A few weeks ago, I discovered Google’s My Activity system — not only its ability to intrude on your personal privacy by tracking your movements and thoughts on any given day but its utility to my legal practice and the endless possibilities for lawyers like me with respect to the information stored on an individual. Today, a subset of Google’s My Activity feature is being challenged in San Francisco court, namely its location history.
Not only can Google’s system tell you the route you took on your morning commute to work, it also tracks where you went for lunch, what you researched and watched while at lunch, how many stops you made on your way home and significant portions of your day, for years on end.
My Activity, therefore, poses boundless possibilities for lawyers in documentary discovery, examinations for discovery, criminal law, limitations defences, affidavit evidence and, if necessary, service.
In an effort to spearhead the process prior to bringing the motion to compel production before a judge, given that Google’s My Activity has been in the news quite a bit of late, here are some of the ways that lawyers can profit from access to Google’s platform. The possibilities in knowing what plaintiffs and defendants purport to know, where they are and what they’re up to are endless.
At the present time, a plaintiff or defendant is required to produce their GPS records for opposing counsel to track where they have been, prior to discoveries. This is particularly true in motor vehicle actions.
Unfortunately, it is often the case that GPS records are expunged due to the timeline between the accident in question, which could be anywhere from two years since the date of the accident and when the parties actually sit down to conduct examinations. If counsel are able to request logs of My Activity, we would be able to determine a party’s location at any given time.
In order to determine what and how Google stores your information, know this: Any time that you use a voice recognition software on your phone, any time that you have a gmail account connected to your device or computer, any time that you turn on your Google Home Mini, Google is storing what you’re doing and where you are. If you want to know what Google knows about you, simply type “My Activity” into your search bar.
In addition, much like GPS, counsel are permitted to request that a party preserve the information and cease from destroying it. At discoveries, where internet searches and prior history become particularly useful is where a party claims that they know something to “the best of their knowledge.” Requiring access to Google’s My Activity would allow a party to determine whether a particular individual has previously researched or apprised themselves of a specific topic, person or thing.
Allow me to offer an example. A plaintiff in our case claims to not have understood a particular clause in an agreement of purchase and sale prior to signing. Later, they seek to rescind the agreement and, where unsuccessful, claim damages for the vendor’s negligence in explaining the clause. The agreement in this case allots the plaintiff five business days from signing the APS to rescind.
At discoveries, counsel require the plaintiff to produce their activity from Google. We discover that the plaintiff, in fact, researched the particular clause or consulted with a lawyer or external party regarding the clause in the five-day time period. Did the plaintiff have knowledge? Should the plaintiff have rescinded at that time? Are they subsequently truly entitled to damages?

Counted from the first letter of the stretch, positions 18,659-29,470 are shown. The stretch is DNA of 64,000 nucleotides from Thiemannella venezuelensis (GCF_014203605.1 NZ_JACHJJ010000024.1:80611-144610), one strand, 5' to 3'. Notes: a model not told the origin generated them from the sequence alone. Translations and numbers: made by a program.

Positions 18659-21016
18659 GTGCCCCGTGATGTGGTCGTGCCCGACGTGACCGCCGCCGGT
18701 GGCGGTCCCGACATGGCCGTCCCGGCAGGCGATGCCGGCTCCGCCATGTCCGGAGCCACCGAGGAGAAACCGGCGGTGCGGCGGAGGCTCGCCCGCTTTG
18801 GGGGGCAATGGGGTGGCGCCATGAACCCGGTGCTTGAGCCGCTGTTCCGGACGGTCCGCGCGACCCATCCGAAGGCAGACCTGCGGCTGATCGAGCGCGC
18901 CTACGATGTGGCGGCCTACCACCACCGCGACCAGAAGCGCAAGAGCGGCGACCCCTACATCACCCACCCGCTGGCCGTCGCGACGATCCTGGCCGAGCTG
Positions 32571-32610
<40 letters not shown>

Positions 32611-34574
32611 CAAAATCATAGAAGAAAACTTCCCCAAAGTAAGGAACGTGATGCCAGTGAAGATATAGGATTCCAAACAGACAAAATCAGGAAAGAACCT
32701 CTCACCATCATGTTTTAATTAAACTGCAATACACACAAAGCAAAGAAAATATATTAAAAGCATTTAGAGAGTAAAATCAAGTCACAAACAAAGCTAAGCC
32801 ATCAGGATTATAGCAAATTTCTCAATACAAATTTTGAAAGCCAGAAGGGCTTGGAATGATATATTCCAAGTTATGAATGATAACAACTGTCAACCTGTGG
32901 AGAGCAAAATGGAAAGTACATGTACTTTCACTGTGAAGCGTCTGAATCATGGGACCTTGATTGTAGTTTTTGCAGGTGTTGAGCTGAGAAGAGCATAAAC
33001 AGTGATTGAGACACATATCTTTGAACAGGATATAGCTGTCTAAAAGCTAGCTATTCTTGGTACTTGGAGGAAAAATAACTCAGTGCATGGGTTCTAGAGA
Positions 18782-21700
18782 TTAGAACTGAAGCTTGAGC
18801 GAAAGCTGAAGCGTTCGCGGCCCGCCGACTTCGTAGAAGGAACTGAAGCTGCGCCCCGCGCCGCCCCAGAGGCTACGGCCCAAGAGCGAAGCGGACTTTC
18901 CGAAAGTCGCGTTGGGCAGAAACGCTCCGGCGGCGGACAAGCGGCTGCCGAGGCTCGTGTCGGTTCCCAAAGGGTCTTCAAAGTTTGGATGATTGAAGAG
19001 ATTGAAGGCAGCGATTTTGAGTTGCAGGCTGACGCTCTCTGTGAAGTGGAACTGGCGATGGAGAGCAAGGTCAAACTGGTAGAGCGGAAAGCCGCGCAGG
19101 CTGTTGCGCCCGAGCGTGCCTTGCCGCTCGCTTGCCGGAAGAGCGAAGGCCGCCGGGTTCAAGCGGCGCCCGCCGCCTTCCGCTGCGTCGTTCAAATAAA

Where Google’s My Activity becomes useful is to demonstrate that they did in fact know something — essentially, that they had knowledge of the clause in question.
In terms of obtaining records of an individual’s activity, the discoverability principle could possibly be rebutted by demonstrating that a certain party was in a certain place or had knowledge of a certain act at any point in time. With respect to the limitations defence, therefore, a defendant may have a defence where it can prove that the plaintiff in fact discovered the loss prior to the date claimed in the Statement of Claim.
Knowledge, information and belief — affidavit evidence
Affidavit evidence is the alternative to physical evidence used in civil litigation to prove that something is true. Often, what one person says is not what another person thinks is the truth. Another way that location or an individual’s web search history would be useful is in demonstrating whether the knowledge, information and belief purported to be accurate is so and proving perjury. Prior knowledge of a certain topic would be detectable through Google’s My Activity: Did the plaintiff or defendant actually not know what they say they did not know?
My initial thoughts on Google’s utility to law in general came in the form of criminal law. Where defendants often offer an alibi in order to escape liability, a requirement to produce your activity could assist in determining where a defendant was at a certain time and on a given date.
This is my favourite topic. Utility to service issues are limited as a plaintiff or defendant must provide access to their logs to another person. However, where My Activity could be useful is in demonstrating prior and deliberate evasion of service by a party and thereafter recovering costs for any motions made for substituted service.
Where is the fine line between civil litigation and individual privacy? I’m not sure. But it seems to be that where psychiatrists’ notes from 10 years prior, discussions between family members and your business records are relevant and require production, in permitting access to Google’s My Activity, the apple wouldn’t be falling too far from the tree.